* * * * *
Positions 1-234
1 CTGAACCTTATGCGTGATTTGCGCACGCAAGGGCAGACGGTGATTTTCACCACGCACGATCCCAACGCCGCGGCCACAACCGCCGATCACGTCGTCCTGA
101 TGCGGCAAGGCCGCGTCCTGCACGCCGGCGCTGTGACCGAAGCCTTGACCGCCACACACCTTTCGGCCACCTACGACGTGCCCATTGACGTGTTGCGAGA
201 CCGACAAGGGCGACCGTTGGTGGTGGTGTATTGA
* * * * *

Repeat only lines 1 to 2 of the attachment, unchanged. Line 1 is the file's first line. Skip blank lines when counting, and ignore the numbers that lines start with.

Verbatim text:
Positions 1-234
1 CTGAACCTTATGCGTGATTTGCGCACGCAAGGGCAGACGGTGATTTTCACCACGCACGATCCCAACGCCGCGGCCACAACCGCCGATCACGTCGTCCTGA